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Building the site

Norman Walsh edited this page Jul 28, 2019 · 1 revision

In brief: the documents in the src directory are transformed into HTML (as appropriate) and the resulting HTML documents are stored in the build directory. After the transformations are complete, the contents of the build directory is published as xproc.org.

The sources

If you look in the src directory, you’ll find all of the pages that appear on the website. The source pages are available in a mixture of markup formats: Markdown (specifically, CommonMark), XHTML, and (DocBook) XML.

The build system attempts to hide the complexities of website construction (CSS files, navigation elements, etc.). Each source document stands alone in its format.

If you wish to update a document, simply edit it. If you wish to create a new document, decide what format you prefer to use and add it. (If you want to author in a different XML vocabulary, plase open an issue requesting it.)

If you add a new directory, please name your document “index” or add an “index” document that points to it.

Build process

The build system runs on the JVM and is based on Gradle. It uses a number of additional technologies, but these should be transparent to users who simply wish to edit pages.

You don’t have to build the website locally in order to make a pull request, but you may want to because it will allow you to see your changes “in context”.

If you want to build the website locally, follow these steps:

  1. Clone the repository. This will make a copy of it on your computer.
  2. Open a shell window of some sort (on Windows, a command or PowerShell window should be fine).
  3. Navigate to the directory where you cloned the repository.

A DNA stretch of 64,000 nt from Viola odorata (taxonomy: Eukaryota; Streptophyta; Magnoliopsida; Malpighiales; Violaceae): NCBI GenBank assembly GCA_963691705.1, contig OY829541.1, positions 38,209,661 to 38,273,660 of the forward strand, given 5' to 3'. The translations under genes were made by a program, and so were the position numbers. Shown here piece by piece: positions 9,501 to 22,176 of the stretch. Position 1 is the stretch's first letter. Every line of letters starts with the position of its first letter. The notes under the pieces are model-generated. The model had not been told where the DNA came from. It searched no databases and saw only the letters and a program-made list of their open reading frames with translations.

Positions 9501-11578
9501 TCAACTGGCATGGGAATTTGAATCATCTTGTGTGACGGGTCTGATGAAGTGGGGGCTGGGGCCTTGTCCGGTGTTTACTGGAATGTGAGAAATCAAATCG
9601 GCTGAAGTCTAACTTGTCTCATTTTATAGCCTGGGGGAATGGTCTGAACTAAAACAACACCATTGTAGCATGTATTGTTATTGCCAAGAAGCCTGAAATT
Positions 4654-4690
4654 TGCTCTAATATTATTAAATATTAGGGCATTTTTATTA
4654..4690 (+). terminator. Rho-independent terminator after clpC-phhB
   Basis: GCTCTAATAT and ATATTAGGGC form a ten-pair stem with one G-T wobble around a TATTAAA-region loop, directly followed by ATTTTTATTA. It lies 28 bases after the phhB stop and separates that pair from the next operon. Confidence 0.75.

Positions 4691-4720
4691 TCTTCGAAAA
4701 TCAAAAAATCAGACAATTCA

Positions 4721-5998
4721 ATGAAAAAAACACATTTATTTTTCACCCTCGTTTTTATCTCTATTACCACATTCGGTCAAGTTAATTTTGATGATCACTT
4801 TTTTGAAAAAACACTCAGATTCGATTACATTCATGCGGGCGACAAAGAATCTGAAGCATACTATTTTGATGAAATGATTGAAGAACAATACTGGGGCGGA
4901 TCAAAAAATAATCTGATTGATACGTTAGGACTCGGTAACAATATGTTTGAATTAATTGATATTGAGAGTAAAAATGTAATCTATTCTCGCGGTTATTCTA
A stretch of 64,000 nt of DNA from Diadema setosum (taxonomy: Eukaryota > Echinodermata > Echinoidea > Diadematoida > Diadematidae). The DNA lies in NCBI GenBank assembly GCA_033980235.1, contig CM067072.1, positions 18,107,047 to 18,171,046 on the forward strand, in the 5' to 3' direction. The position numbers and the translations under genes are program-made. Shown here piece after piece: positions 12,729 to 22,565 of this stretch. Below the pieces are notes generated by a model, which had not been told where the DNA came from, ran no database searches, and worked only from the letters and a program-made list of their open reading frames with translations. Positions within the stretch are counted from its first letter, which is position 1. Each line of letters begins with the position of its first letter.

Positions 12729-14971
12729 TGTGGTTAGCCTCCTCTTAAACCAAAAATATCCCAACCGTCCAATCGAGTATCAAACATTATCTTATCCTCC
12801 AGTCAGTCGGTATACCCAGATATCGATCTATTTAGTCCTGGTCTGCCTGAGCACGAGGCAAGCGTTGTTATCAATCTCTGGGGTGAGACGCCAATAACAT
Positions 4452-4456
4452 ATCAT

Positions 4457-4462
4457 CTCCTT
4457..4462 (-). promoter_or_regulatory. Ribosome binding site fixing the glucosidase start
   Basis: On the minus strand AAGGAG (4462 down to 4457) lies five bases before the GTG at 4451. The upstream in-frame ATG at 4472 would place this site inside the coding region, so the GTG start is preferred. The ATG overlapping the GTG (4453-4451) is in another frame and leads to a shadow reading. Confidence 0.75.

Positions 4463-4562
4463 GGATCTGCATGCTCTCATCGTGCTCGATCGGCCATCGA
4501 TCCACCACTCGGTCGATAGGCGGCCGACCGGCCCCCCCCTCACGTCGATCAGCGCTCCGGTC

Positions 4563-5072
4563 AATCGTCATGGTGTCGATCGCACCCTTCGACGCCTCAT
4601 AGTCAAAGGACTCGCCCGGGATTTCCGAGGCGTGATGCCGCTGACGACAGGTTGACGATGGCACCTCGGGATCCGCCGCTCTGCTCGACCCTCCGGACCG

4. Run the command “./gradlew

The first time you run gradlew, it will download all of the tools that are needed to build the website. You’ll have to have an internet connection for this part, but you don’t need it for subsequent builds.

The gradlew command will run, producing a variety of status messages as it goes. The final output should look something like this:

❯ ./gradlew

> Task :website
Built website

BUILD SUCCESSFUL in 1s
11 actionable tasks: 11 executed

Now you can open “build/index.html” in your favorite web browser.

Go forth and edit!

Behind the scenes

The explanation above elides a few details that are not supposed to be relevant in the normal case.

Other files

In addition to transforming the source documents, the build script copies the css and img directories to the build directory.

Metadata and navigation

In addition to formatting each page, the build script tinkers with the head, header, and footer of each document. This is how CSS links are added and consistent navigation is achieved.

The head, header, and footer contents are stored in directories under the include directory. These are the files that you have to change if you want to update the style or navigation elements.

In the ordinary case, the default.xml versions of head, header, and footer are used. If you want a particular page to have a non-standard version of one of these files, add the alternate version to the appropriate directory.

Each of the markup formats can have a <pubmeta> element. In Markdown, this can occur anywhere, though the top of the file is probably the best place (yes, in CommonMark it can appear as a little XML island). In HTML, it should be in the documents head. In other XML formats, it should be in an appropriate container near the top of the document.

The following elements can occur in pubmeta:

  • head names the head template.
  • header names the header template.
  • footer names the footer template.
  • title provides an override title for the document.
  • date provides an override publication date.

Publication date

The build scripts use the commit date of the source document to determine the publiation date. In order to do this, the build system has to run a Perl script to post-process the output from git log.

That’s not especially portable, so it only runs on Travis. In your local build, all of the publication datess will be “today”. You can ignore this.

But what about...

If you're having trouble, are confused about the build, or think an additional feature would be useful, please open an issue.

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